For example, we had a Maytag dryer ("the dependability people") that had a "dampness sensor" to shut it off. You could not de-select this sensor. The sensor was located on the rotating drum, so it had a spring-loaded carbon brush that slid on a copper ring to make the rotating connection. Well, it was probably ten years old when we bought the house, so eventually the carbon brush wore out and the part was "NLA" and the repair man suggested I scrap the dryer. I don't recall how I worked around it (I guess I jumpered it out, so it always thought it was damp) and since it had a timer, anyway, it worked OK for a few more years. A nice feature? Maybe. But when they break, all bets are off.
I noted before that sometimes, simpler is better. The old two-door "box" refrigerators that everyone has in their garage, seem to run forever with little in the way of maintenance. The one at the Parcheesi Club ices up over time (I suspect the door seal is leaking) and I have to defrost it - once a year. The one in our garage never stops and it was given to us for free. Funny thing, they still sell these at the lumberteria and we saw one with a sticker on it saying "Garage Ready!" - they know their market!
We went to the local appliance store and then to Lowe's and Home Depot. Prices are confusing, but it seems Home Depot has the lowest of the three. Again, it is hard to compare prices as each store sells a slightly different version of the same product. It is akin, I think, to how WalMart sells bespoke versions of products. The laptop I am typing this on is a "Walmart" version - with a unique model number and combination of features (i.e., stripped) that were not available to other retailers. Hence the lower price than, say, Best Buy. But since the models are different, it is hard to compare apples to oranges.
Quite frankly, we dismissed the "near luxury" versions almost right away, as they were often far more expensive than simpler models - which often had more features. A "plain" KitchenAid range might be more expensive than a basic Whirlpool range, the latter of which is not only cheaper, but has a convection oven feature. Prices are all over the board on these things.
And speaking of ranges, we have a "slide-in" model, which, like "counter-depth" refrigerators, are harder to find and more expensive. But at this stage, changing the cabinetry and counter-tops would be far more costly than the delta in price between a slide-in and a traditional stove. In never pays to be unique!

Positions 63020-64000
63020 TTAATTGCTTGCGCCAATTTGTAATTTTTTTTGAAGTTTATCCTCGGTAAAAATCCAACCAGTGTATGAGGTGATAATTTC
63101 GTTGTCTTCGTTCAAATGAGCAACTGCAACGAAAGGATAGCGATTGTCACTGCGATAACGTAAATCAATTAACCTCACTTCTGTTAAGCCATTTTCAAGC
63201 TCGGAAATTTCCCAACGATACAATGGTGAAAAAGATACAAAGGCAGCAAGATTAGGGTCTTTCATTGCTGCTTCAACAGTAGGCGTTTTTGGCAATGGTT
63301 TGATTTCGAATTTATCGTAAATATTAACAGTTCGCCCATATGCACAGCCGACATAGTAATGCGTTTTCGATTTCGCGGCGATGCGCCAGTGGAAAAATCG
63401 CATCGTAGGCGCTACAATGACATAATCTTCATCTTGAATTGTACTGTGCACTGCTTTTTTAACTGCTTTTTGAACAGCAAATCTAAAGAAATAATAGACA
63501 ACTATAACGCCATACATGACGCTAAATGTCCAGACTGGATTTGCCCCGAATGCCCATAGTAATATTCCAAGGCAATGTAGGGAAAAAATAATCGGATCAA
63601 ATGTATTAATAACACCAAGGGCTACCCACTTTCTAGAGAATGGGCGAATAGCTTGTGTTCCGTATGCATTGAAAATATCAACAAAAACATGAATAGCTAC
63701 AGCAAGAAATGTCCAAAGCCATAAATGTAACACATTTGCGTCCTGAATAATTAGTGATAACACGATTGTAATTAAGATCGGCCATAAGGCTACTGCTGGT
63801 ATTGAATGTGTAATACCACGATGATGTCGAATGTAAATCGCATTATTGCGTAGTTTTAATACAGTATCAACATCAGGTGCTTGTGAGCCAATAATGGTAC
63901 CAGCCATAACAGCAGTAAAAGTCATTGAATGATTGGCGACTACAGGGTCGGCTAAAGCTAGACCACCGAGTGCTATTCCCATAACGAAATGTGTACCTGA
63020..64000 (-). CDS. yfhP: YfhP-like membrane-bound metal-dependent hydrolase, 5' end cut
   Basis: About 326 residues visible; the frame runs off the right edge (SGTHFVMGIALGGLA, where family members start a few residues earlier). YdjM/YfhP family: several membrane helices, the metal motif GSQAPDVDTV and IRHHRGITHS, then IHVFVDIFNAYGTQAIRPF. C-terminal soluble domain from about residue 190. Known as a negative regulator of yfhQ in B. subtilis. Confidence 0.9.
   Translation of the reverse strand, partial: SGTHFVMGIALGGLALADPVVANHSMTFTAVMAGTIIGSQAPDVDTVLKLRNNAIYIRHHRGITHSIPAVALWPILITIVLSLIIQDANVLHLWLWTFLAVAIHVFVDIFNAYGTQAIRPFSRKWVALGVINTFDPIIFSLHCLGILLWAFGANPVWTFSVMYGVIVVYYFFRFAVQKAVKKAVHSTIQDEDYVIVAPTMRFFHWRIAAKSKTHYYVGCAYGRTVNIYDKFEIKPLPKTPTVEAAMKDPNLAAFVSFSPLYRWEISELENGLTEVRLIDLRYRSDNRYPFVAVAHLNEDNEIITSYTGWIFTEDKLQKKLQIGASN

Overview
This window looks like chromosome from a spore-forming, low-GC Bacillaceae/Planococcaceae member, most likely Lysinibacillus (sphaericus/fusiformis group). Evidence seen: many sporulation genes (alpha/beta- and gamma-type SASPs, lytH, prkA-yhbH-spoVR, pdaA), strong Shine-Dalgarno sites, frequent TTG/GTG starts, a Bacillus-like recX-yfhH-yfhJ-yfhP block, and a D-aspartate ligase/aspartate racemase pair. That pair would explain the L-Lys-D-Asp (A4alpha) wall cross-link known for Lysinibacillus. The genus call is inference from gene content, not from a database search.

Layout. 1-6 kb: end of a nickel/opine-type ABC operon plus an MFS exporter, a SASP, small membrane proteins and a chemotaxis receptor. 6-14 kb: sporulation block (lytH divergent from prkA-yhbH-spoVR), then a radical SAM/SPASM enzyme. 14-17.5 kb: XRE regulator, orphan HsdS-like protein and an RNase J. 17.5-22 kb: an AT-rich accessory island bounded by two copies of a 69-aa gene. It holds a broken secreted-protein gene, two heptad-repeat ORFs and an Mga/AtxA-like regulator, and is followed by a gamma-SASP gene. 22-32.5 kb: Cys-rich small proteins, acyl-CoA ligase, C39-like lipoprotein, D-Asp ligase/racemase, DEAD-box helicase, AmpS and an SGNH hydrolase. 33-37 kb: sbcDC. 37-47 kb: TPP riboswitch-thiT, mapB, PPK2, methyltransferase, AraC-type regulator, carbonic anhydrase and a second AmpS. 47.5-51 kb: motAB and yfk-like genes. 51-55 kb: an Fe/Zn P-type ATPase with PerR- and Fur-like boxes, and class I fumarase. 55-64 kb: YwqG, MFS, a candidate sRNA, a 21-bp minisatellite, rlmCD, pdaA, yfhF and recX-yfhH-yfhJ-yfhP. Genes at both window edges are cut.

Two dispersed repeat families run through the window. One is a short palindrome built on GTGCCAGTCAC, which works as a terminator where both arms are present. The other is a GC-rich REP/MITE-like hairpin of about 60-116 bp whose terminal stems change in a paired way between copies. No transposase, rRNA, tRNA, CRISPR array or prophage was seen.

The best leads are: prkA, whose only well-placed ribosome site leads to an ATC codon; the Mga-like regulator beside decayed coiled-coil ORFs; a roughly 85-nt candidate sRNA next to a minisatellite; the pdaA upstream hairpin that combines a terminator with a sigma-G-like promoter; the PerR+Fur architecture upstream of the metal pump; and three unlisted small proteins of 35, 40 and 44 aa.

We were getting discouraged by the prices - well over $4000 for four appliances - when we saw an inexpensive refrigerator from Samsung. We have Samsung phones and they are well-regarded as reliable and inexpensive (the new folding model notwithstanding). Samsung televisions were well-regarded, that is, until the new ones started playing non-skippable ads on startup. That's just not right.
As luck would have it, our neighbors invited us over for a holiday soiree and I noticed they had an all-new Samsung kitchen. Intrigued, I asked him how he liked it. I presume, like with the Japanese invasion in the auto industry in the 1970s, that they would be cheap and reliable appliances and give the "Big 3" (Whirlpool, GE, Frigidaire) something to worry about. But he told me the ice maker in the fridge would "freeze up" and after much pulling of hair and angry phone calls, service calls, and letters, they declared the refrigerator "unfixable" and Samsung sent him a check for $1100 - which is more than Lowe's is selling the same refrigerator today.
While in Home Depot, we were looking at a Samsung, and a fellow walking by, unprompted, gave us a tale of woe about Samsung appliances. He ended up replacing the whole kitchen suite after five years. I went online and Googled "Samsung Appliances Suck" and found a litany of discussion groups complaining about the quality of this Korean brand. Many mentioned the ice maker "freezing up" which apparently happens because condensation forms and freezes on it. Weird, but after you read the same complaint again and again, you start to see a pattern.
Too bad, too, as it looked like a nice refrigerator, and $1099 is a decent price for a counter-depth36" dutch door refrigerator.
We also saw a bargain priced Whirlpool "four door" refrigerator and thought it might be a good deal. The reviews online were scathing. It is made in China and apparently the complicated door mechanism and door seals are problematic. Getting someone to work on it and getting parts for it is also a problem.